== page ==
Cloud-Based Infrastructure: In the cloud-based model, the AI infrastructure is hosted on the servers of a third-party cloud service provider. This model eliminates the need for substantial upfront investment and reduces the burden of maintenance as the cloud service provider manages the infrastructure. It offers the flexibility to scale the infrastructure up or down based on demand. Furthermore, cloud service providers offer various AI tools and services, which businesses can leverage to accelerate their AI initiatives. However, data security and privacy could be potential concerns.

Hybrid Infrastructure: A hybrid infrastructure combines on-premises and cloud-based infrastructure. It allows businesses to keep sensitive data and critical AI workloads on-premises for security and compliance reasons, while leveraging the cloud for less sensitive, scalable workloads. This model provides a balance of control, flexibility, and scalability. However, it can be complex to manage and may require sophisticated IT capabilities.

Most companies host systems in their own data centers, typically for privacy and security reasons. Private cloud deployments could be an option for companies with strict compliance requirements that prohibit sending data to external parties.

For certain use cases, lower latency could also be a strong argument in favor of on-premise deployments.

The amount of data that comes in and the inference that needs to happen, almost in real time, puts a lot of strain on the systems. In many cases there is just not enough bandwidth to send the data into the cloud, and that’s why you need on-premise systems to be able to properly do enterprise AI at scale and speed.

4. Get an AI Model

Various AI models are readily available, each with different strengths and uses. It is critical to choose a model that best fits your company’s needs. A service called Huggy Face has a immense library for natural language processing applications and its platform allows users to share machine learning models and datasets.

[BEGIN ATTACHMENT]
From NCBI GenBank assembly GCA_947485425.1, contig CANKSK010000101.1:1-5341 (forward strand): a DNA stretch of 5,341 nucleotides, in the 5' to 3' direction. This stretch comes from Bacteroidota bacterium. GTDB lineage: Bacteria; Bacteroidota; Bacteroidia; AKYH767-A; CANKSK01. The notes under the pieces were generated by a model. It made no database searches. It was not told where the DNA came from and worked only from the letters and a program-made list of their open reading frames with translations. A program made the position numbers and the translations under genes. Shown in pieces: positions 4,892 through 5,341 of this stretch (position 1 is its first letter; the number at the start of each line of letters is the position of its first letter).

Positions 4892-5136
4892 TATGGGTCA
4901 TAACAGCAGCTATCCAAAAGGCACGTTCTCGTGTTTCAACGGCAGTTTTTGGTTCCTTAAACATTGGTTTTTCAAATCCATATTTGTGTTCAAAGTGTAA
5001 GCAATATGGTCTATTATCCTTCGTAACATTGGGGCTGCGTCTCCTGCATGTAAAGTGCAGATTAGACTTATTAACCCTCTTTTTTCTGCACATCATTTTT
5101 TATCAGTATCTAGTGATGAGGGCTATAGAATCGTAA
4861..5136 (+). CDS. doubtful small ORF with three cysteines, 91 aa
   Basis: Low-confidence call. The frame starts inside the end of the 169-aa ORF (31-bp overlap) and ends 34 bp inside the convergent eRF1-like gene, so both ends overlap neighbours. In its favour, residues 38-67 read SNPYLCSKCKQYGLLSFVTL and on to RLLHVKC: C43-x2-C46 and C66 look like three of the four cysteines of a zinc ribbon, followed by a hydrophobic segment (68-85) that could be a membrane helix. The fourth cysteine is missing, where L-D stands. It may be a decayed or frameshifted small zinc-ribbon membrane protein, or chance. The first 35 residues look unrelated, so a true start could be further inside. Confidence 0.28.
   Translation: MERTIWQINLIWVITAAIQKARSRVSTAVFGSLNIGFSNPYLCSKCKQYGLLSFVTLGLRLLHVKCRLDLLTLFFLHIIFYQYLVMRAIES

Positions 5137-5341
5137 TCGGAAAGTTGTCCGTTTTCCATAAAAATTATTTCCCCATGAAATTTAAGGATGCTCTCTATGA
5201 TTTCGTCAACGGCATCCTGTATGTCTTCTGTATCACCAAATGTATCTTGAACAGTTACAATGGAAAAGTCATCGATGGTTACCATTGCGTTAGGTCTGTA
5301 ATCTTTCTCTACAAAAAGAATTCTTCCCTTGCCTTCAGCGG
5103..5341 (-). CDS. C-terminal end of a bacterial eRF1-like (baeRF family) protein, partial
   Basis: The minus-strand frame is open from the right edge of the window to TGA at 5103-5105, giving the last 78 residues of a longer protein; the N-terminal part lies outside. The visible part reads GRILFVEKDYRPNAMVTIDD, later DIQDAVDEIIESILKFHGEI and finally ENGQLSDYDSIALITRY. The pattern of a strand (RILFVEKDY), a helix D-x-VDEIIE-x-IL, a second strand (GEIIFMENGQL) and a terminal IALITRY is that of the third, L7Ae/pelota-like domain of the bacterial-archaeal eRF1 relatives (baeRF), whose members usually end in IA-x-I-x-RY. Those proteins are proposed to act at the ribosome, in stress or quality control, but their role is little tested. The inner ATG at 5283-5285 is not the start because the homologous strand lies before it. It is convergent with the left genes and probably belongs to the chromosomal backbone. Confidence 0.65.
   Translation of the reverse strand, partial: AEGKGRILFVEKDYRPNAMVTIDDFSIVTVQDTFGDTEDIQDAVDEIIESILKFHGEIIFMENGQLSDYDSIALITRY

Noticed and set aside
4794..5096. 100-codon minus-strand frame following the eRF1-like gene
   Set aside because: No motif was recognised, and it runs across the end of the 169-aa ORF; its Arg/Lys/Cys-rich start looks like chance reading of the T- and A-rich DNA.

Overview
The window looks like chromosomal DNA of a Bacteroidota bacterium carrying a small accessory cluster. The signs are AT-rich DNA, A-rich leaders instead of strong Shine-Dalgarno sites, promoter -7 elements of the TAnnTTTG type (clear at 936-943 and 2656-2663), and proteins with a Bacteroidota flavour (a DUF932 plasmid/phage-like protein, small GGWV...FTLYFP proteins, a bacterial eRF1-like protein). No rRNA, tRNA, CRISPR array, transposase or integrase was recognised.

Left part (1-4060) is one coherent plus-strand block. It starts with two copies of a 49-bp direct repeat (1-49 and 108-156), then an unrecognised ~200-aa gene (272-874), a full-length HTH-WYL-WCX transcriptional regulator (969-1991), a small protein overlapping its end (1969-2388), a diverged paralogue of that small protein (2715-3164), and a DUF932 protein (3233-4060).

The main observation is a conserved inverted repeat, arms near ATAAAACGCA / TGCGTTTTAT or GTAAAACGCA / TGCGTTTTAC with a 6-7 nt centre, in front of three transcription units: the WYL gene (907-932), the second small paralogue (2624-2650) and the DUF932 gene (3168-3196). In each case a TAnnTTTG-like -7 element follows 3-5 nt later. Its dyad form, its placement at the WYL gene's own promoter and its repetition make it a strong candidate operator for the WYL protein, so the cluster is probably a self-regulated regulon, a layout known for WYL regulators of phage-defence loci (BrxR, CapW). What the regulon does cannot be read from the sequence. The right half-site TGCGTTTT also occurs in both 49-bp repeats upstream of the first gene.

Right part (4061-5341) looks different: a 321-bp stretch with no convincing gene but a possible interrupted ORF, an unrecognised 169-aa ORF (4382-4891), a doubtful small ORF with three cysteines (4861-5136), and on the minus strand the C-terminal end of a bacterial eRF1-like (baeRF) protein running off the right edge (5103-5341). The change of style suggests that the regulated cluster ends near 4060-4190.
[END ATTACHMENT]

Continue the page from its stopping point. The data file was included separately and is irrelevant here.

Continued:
Microsoft recently introduced Azure ChatGPT, which is a Private version of ChatGPT tailored for Enterprises. It is a free Azure app with built-in guarantees around the privacy of your data.

In addition, Microsoft launched Azure AI Studio, a new capability within the Azure OpenAI Service that lets customers combine a model like OpenAI’s ChatGPT with their own data — whether text or images — and build a chat assistant or another type of app that “reasons over” the private data.

Microsoft defines a “copilot” as a chatbot app that uses AI, typically text-generating or image-generating AI, to assist with tasks like writing a sales pitch or generating images for a presentation. The company has created several such apps, such as Bing Chat. But its AI-powered copilots can’t necessarily draw on a company’s proprietary data to perform tasks — unlike copilots created through Azure AI Studio.

5. Customize the Model

Lastly, you must customize the model for specific use cases. This could mean adjusting parameters, selecting the right inferences, and choosing the right hardware.

A promising option for enterprises is to customize a baseline model to fit their needs and workflows. Open source models can train on their own data to create a model more closely aligned to their use case.


Enterprise AI is transforming the way businesses operate, bringing a plethora of benefits while also posing challenges. Adopting enterprise generative AI safely and effectively will require looking closely at each business’s use cases and risks. Everyone’s excited about these generative models now. But it does require a deep evaluation.